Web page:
110. Memorandum From the Executive Secretary of the Department of State (Tarnoff) to the President’s Assistant for National Security Affairs (Brzezinski)1
- Reported Use of Chemical Weapons
As you know, we are continuing to receive and analyze reports of the use of lethal chemical weapons (CW) by the Soviets and some of their friends in Afghanistan, Laos, and Kampuchea. Press and Congressional attention is intensifying.
Efforts to Date
We have taken a substantial number of steps to assemble pertinent data and make our concerns known. Our country officers conducted the first systematic interviews of Hmong refugees and took the initial steps on the diplomatic front to raise the level of consciousness regarding reported use of gas in Laos and Kampuchea. Working with Defense, we organized a very professional investigation by a medical team sent to refugee camps in Thailand. We have made démarches to the parties concerned with regard to use in Indochina and have had our Delegations express concern over the reports in general in the Human Rights Commission (HRC), the Committee on Disarmament (CD), and the US/Soviet negotiations on CW.
Strategy for the Future
We have thought through a broad internationally-oriented strategy that builds on the actions already taken—a strategy intended to mobilize our allies and other concerned states behind the effort to resolve the CW use issue. We particularly need an investigation into the reports by some impartial third party or international group. However, for this approach to succeed we must be careful so that we can avoid being perceived as attempting to engage others in the growing East/West rivalry.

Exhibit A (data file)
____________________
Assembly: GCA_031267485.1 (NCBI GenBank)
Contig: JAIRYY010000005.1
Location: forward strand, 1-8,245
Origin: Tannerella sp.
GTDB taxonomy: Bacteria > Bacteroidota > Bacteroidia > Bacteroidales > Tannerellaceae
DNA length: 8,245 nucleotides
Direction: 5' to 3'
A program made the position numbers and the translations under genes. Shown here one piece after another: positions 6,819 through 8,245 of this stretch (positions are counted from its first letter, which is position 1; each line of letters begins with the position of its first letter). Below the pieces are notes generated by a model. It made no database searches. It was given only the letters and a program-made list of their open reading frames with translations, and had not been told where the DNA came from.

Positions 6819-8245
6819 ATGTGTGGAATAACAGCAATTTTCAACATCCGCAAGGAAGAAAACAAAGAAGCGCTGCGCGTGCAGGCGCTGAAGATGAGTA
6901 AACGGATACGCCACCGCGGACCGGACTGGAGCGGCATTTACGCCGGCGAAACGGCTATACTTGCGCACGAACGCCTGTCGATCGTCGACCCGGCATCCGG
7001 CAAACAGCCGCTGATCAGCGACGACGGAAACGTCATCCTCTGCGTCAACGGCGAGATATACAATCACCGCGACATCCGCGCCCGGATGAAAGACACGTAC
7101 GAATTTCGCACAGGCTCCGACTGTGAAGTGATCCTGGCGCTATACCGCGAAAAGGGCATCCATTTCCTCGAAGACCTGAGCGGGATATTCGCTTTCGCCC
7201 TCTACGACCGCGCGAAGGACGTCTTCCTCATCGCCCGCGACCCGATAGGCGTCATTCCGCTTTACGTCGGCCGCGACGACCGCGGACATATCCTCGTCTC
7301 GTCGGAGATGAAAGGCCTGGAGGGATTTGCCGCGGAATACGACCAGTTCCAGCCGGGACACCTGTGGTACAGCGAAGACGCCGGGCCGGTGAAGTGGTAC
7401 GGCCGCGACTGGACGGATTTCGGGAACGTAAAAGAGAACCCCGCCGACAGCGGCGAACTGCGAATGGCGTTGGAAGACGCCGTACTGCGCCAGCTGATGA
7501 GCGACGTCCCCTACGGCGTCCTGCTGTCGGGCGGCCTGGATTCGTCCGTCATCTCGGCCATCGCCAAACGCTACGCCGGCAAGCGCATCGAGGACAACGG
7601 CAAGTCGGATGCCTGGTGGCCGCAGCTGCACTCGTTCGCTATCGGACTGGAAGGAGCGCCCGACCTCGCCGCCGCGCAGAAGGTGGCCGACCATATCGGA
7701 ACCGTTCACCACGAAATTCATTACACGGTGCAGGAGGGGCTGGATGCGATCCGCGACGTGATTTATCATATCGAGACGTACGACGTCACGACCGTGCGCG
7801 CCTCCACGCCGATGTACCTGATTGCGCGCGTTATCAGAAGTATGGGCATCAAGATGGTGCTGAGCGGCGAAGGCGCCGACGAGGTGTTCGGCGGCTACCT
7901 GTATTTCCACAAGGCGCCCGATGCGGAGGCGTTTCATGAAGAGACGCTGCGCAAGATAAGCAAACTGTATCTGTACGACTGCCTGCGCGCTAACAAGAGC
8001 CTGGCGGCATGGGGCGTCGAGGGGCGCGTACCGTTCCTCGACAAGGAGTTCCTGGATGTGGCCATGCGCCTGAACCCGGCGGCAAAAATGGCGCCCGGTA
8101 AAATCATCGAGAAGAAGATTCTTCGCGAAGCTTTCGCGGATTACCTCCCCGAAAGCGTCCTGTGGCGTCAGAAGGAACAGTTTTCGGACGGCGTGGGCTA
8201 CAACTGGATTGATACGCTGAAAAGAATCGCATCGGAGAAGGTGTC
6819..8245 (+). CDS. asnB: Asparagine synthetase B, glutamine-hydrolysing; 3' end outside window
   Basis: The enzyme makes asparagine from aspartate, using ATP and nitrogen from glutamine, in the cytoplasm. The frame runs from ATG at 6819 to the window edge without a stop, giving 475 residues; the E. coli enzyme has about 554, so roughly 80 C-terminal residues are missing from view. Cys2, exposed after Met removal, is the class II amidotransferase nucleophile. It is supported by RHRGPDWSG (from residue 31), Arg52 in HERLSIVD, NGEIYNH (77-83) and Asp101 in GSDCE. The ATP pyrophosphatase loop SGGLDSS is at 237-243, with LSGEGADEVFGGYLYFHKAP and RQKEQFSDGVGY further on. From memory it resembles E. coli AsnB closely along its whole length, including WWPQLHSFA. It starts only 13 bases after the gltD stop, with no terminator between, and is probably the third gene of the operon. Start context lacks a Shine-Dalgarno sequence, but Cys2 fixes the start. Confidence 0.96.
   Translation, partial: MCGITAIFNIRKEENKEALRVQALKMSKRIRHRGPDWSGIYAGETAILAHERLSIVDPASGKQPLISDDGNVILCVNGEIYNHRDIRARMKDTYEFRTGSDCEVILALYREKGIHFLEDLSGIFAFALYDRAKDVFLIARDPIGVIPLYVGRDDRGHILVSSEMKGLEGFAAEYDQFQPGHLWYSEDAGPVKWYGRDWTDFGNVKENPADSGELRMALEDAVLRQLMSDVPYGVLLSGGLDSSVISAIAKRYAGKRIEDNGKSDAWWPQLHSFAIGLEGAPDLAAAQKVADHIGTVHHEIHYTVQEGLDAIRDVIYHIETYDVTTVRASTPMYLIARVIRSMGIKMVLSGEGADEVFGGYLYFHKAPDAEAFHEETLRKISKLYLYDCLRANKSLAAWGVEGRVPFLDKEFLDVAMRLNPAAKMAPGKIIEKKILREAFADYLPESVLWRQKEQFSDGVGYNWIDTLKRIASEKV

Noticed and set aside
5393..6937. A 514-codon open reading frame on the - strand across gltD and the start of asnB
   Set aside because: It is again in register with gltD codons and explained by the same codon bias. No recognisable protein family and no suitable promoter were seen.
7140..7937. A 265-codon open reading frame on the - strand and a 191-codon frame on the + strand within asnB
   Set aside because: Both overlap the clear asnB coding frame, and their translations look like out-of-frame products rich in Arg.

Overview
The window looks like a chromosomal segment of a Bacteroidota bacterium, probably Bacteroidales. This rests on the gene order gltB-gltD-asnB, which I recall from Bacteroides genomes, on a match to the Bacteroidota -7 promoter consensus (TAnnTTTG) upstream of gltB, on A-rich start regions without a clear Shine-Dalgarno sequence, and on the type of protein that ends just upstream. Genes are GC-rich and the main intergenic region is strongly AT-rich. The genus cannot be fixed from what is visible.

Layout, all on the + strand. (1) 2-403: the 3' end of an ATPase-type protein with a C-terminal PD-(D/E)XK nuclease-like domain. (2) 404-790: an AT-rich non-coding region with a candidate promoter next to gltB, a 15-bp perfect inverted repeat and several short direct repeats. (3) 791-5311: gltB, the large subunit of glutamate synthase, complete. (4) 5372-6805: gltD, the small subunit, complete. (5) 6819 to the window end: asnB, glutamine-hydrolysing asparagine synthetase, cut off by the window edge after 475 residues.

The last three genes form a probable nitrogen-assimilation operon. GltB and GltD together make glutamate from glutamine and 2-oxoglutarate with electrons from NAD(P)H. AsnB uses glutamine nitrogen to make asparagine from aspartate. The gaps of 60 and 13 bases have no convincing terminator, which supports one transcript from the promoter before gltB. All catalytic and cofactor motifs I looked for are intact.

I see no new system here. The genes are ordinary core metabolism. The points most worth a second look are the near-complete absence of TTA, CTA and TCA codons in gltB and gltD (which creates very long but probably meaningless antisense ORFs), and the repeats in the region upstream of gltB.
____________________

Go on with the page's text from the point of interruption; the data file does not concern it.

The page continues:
The strategy consists of seven interrelated parts, setting out a number of actions to involve other states and appropriate international fora more actively in the issue. Specifically:[Page 241]
—Intensified collection efforts to further substantiate the reports, particularly but not exclusively focused on Afghanistan—[less than 1 line not declassified] Working with [less than 1 line not declassified] other countries, we will press for acquisition of physical data (e.g., gas residue, empty canisters or dud rounds, blood samples from victims). We are examining the feasibility of sending a US medical team to Pakistan to interview Afghan refugees who may have first-hand knowledge of CW use.
—Consulting with Allies and other interested countries, stressing US concern over the reports; providing briefings; and seeking support for our strategy.
—Stimulating multilateral action, most importantly an investigation into this matter by a disinterested third party or an apolitical international organization. In the HRC and appropriate committees of the UNGA we will request that an observer team investigate the reports and/or that the SYG appoint an ad hoc Experts Group to study the issue. As this is unlikely to work, we are also considering other international bodies and approaches.
—Consulting further with the French on their idea of convening a meeting of the States Parties to the 1925 Geneva Protocol to look into the reports.
—Making appropriate démarches to the countries involved whenever the intelligence justifies an approach.
—Public expressions of concern, continuing to say that if the apparently credible reports are true, we would regard such use as outrageous and inhumane.
—Keeping Congress well informed. And thorough documentation of our actions, as a report on this issue is owed the House Foreign Affairs Committee in four months.
We will continue to pursue this strategy vigorously, working with your staff and appropriate agencies in its implementation.
- Source: Carter Library, National Security Council, Institutional Files, Box 110, SCC 288, USSR CBW Convention, 3/14/80. Secret. Copies were sent to the ACDA, JCS, OSD, and the CIA.↩